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14h
comment Is the term “method” defined by the C++ Standard?
@GiulioFranco - in Java, a final method is still a method.
19h
comment What's the purpose of function with only unspecified number of parameters?
You may know from some other source what the actual argument types are.
1d
answered The consequences and pros/cons of flushing the stream in c++
2d
comment Why can't constructors deduce template arguments?
Well done, reminding people that a template is not a type. (I originally used "+1" instead of the first two words, but apparently that's not allowed)
Apr
6
awarded  Nice Answer
Apr
1
comment Does C and C++ guarantee the ASCII of [a-f] and [A-F] characters?
@Boann - better to not fail at all. Write portable code.
Mar
30
comment Confusing sizeof(char) by ISO/IEC in different character set encoding like UTF-16
@kembedded - that's almost right. I may be seeing a language issue here rather than a technical issue, but in "in case I use UTF-8" should be "in case the compiler uses UTF-8". It's not a matter of what the programmer does, but of what the compiler writers decided to do.
Mar
24
awarded  Nice Answer
Mar
7
comment What is meant by the most restrictive type in C?
@BsD - that gives you the largest type. It may or may not be the most restrictive.
Mar
6
answered Is it mandatory to escape tabulator characters in C and C++?
Feb
19
comment Why no short overloads for std::to_string? Why no noexcept?
@goneskiing - the code that GCC is complaining about is valid and its meaning is well defined. Keeping up with compiler writers' notions of good coding style is an endless slog.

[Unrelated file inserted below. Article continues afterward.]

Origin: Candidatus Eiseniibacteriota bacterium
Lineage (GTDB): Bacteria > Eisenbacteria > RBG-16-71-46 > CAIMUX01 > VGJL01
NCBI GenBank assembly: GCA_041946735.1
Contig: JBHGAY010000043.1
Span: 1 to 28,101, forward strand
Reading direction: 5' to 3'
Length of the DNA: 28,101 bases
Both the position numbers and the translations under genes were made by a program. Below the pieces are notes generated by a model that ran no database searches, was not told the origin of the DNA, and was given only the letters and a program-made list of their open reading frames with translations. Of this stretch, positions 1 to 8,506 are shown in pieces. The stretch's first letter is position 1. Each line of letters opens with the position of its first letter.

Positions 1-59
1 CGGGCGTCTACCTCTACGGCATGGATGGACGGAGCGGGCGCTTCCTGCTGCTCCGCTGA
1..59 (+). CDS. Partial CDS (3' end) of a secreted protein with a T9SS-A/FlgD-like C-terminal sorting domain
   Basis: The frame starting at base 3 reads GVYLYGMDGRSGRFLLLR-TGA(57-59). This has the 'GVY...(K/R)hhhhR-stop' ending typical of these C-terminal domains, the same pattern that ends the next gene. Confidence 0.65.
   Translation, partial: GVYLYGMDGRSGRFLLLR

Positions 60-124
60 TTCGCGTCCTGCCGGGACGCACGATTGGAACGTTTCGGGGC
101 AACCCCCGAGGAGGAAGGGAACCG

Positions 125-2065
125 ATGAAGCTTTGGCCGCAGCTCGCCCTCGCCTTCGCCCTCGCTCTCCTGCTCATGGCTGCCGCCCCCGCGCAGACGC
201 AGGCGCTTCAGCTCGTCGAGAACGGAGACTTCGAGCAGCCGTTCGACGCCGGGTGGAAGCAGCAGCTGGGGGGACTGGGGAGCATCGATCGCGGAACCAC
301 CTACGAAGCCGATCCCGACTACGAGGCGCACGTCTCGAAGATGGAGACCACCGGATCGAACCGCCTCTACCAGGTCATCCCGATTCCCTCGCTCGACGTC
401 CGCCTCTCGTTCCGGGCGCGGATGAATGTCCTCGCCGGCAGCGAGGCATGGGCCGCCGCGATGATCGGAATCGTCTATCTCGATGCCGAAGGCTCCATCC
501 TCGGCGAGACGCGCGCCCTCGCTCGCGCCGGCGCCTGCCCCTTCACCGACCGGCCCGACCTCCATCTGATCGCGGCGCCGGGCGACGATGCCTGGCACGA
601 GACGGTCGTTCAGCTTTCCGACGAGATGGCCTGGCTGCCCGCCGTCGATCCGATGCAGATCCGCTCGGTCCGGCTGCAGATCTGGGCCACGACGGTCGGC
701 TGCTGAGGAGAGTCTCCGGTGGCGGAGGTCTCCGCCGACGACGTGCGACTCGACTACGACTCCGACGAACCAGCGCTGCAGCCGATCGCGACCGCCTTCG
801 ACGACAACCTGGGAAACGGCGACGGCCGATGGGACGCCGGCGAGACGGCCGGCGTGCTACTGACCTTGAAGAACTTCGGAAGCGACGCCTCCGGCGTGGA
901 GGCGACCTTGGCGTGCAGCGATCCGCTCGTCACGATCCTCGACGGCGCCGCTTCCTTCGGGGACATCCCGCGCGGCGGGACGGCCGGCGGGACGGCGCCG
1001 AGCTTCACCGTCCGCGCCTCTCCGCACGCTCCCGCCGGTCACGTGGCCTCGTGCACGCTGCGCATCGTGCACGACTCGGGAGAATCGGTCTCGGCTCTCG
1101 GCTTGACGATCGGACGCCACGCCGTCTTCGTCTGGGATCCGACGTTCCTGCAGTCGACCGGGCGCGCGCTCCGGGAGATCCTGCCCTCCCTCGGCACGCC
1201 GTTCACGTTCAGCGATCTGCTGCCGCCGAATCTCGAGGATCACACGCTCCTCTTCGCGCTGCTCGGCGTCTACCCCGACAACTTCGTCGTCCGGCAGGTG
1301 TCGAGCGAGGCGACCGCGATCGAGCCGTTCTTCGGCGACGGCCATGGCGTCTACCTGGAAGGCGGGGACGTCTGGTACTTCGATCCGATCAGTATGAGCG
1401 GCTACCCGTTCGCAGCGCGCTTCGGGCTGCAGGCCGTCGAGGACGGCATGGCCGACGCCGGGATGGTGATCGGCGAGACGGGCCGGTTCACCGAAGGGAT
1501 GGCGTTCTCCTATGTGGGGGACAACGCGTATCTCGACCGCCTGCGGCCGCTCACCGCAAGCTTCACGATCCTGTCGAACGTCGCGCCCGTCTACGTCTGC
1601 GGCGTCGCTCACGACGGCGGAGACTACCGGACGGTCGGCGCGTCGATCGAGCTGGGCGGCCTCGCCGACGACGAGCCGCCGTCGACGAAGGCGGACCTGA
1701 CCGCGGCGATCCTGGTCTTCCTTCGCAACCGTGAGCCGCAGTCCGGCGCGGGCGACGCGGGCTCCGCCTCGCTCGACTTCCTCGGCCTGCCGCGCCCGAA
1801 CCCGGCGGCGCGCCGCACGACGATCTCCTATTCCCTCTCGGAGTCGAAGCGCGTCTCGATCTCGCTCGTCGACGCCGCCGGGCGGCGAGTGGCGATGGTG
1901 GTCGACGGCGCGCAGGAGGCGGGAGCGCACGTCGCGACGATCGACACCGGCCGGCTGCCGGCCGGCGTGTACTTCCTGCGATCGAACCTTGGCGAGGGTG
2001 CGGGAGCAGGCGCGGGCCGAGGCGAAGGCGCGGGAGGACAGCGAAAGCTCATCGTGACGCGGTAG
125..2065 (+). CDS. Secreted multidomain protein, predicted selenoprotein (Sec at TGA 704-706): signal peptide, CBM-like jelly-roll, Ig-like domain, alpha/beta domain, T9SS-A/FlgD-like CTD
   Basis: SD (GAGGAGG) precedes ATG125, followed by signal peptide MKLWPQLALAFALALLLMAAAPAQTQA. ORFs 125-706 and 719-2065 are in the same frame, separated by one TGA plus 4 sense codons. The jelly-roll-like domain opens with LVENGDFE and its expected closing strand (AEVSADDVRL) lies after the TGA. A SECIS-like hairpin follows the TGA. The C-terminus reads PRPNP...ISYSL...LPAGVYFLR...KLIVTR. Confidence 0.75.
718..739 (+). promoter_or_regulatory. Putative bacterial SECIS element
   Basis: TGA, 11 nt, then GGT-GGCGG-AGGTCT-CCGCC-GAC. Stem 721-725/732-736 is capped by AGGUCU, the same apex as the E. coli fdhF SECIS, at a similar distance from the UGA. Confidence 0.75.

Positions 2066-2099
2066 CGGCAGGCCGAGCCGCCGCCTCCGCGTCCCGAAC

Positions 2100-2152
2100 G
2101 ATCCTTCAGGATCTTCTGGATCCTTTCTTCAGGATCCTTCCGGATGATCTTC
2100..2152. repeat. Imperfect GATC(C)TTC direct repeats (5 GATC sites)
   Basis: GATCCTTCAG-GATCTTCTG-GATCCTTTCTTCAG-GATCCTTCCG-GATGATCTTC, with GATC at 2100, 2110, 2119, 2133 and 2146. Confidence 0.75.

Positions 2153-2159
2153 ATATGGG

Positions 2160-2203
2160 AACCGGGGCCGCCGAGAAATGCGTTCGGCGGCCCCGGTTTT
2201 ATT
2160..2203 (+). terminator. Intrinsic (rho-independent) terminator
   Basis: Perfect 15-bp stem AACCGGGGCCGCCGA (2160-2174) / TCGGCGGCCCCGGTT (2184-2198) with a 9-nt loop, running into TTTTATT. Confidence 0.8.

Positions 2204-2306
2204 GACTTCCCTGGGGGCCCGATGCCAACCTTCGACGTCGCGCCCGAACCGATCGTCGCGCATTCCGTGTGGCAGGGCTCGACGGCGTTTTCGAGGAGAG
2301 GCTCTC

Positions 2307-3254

Feb
18
answered Why are floating point infinities, unlike NaNs, equal?
Feb
17
comment Why does ostream::write() require ‘const char_type*’ instead of ‘const void*’ in C++?
Talking about the imaginary language "C/C++" is often not helpful, especially when the difference between C and C++ is being examined.
Feb
10
comment Why does string support `operator=(char)`?
Two things. First, std::string was not imported from an existing library. It was designed specifically for the C++ standard library. Second, deprecated does not mean that something will go away (shortly or otherwise). It means only that it might go away. For example, the C standard headers are part of C++, but deprecated. They're never going to go away. (And, of course, they shouldn't be deprecated, but that's another matter)
Feb
5
comment exception with non virtual destructor c++
And, just for completeness, deleting a pointer to a derived object through a pointer to the base type, when the base type does not have a virtual destructor, produces undefined behavior. It might run the base destructor, but it might do something completely different.
Dec
31
comment If a 32-bit integer overflows, can we use a 40-bit structure instead of a 64-bit long one?
It might be better to use uint_least32_t and int_least8_t here, rather than unsigned int and char. unsigned int is only required to be at least 16 bits. char will always be at least 8 bits, so there's not as much of an issue there. Also, I'd use multiplication instead of bit shifting for the hi part of the value; that's well defined, and the compiler can substitute bit shifting if that's appropriate. Other than that, good idea!
Dec
17
awarded  Good Answer
Dec
15
comment Maximum Stack Size for C/C+ Program?
On many embedded processors the stack is sixteen words.
Dec
14
comment What kind of optimization does const offer in C/C++?
C and C++ are two different languages with a common heritage. While comments about the non-existent hybrid "C/C++" might provide some insight, focusing on one or the other will be much more meaningful.
Dec
9
awarded  string